When Pellegrini was asked at the post-match media conference what he had said to Benzema, the Chilean commented obliquely: "Individual analysis is done with the player." It's not difficult to read between the lines at what might have been said.

Benzema's body language as he shuffled past the assembled media on Saturday certainly confirmed that he'd been told in no uncertain terms that Real were not currently getting value for money from him.

He put on a very visible Gallic strop, refused to talk to anyone, and will probably be replaced in the starting line-up on Wednesday by Gonzalo Higuain.

However, Milan coach Leonardo de Araujo would be happy to swap jobs with the under-pressure Pellegrini.

The Rossoneri are floundering in eighth place in Serie A and face the prospect, although I am sure people will remind me that it's still early days, of failing to qualify for Europe for the first time since 1998.

It's a huge fall from grace for a team that has won the Champions League twice in the last seven years and reached the final in 2005.

Even the most optimistic Milan fans must be wondering what has gone wrong with a team that includes the talents of Alessandro Nesta, Andrea Pirlo, Pato and Ronaldinho. Not surprisingly, the finger is pointing fairly squarely at their Brazilian coach.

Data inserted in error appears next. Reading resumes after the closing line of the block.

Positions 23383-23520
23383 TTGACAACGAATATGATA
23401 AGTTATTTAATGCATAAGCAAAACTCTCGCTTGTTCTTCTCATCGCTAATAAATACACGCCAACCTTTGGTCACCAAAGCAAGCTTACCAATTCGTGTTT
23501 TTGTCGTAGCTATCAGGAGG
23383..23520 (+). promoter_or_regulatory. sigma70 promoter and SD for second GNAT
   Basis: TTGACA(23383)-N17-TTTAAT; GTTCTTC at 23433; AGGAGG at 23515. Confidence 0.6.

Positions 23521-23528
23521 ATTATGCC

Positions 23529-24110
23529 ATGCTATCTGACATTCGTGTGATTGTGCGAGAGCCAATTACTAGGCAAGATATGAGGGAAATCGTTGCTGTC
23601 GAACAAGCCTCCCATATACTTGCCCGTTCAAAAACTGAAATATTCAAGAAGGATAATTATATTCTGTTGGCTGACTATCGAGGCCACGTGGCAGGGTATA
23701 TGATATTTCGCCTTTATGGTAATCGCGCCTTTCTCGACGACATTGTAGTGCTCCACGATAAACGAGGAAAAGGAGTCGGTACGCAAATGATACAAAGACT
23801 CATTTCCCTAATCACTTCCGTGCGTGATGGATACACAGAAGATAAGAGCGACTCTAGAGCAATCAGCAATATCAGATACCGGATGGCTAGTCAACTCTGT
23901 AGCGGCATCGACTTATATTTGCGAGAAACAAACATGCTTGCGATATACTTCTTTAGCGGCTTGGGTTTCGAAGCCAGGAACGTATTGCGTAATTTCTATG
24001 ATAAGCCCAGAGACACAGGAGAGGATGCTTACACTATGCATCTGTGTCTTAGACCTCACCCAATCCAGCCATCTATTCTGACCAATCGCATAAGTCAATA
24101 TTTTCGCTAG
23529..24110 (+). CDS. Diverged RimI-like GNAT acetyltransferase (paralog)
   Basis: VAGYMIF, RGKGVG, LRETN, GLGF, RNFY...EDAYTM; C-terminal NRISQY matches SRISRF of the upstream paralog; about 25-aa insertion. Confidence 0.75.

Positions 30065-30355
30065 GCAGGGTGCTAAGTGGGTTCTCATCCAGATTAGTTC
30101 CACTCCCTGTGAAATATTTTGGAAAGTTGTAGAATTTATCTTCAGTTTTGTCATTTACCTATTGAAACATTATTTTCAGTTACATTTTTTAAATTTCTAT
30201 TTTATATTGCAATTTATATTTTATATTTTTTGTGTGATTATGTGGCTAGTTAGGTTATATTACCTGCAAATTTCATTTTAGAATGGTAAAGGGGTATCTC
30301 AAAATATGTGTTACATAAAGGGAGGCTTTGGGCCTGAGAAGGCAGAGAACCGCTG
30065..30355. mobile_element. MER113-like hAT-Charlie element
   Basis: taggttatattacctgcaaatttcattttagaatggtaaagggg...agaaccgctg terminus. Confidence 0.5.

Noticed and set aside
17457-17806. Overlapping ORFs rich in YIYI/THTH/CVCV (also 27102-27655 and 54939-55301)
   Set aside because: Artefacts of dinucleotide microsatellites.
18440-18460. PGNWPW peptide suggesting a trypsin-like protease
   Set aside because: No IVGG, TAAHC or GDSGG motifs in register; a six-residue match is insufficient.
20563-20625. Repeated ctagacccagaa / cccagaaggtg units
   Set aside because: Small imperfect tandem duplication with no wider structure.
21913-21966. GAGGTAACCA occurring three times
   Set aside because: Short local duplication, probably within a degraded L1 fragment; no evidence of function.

It's indicative of their woes that not a single Milan player was named among the candidates for the 2009 European Player of the Year when the 30-strong list came out on Sunday.

If Pellegrini can be reasonably certain that his job is safe until at least the winter break, Leonardo must be nervous that if Milan perform as badly as they did against Zurich, he might not be around when Real visit the Guiseppe Meazza in two weeks.

However, let's give Leonardo a bit of hope that he may hang on to his job.

ronaldinho.jpgRonaldinho scored his second goal of the season on Sunday

He'll have been cheered up by seeing Ronaldinho, who also scored from the penalty spot, providing a sublime long-distance cross to set up Pato for Milan's second goal in Sunday's 2-1 win over Roma.

If the pair can link up like that again then the often-static Real defence could be in trouble.

Perhaps Ronaldinho's recently improved form is due to the fact that Brazil coach Dunga has publicly indicated that he still might be a part of their squad going to South Africa if he can recover a little of what he had during his glory days at Barca.

Ronaldinho, of course, is no stranger to the Bernabeu and has demonstrated in the past that he can turn on the style there.

His famous goal in November 2005, when he was in a Barca jersey and covered half the length of the left flank before slotting the ball past Iker Casillas - a feat which drew a standing ovation even from the Real faithful - has been played a myriad of times on Spanish TV in recent days.

If you want a reminder of what it was like, and what damage Ronaldinho can do when he puts his mind to the task, it's not hard to find it on YouTube.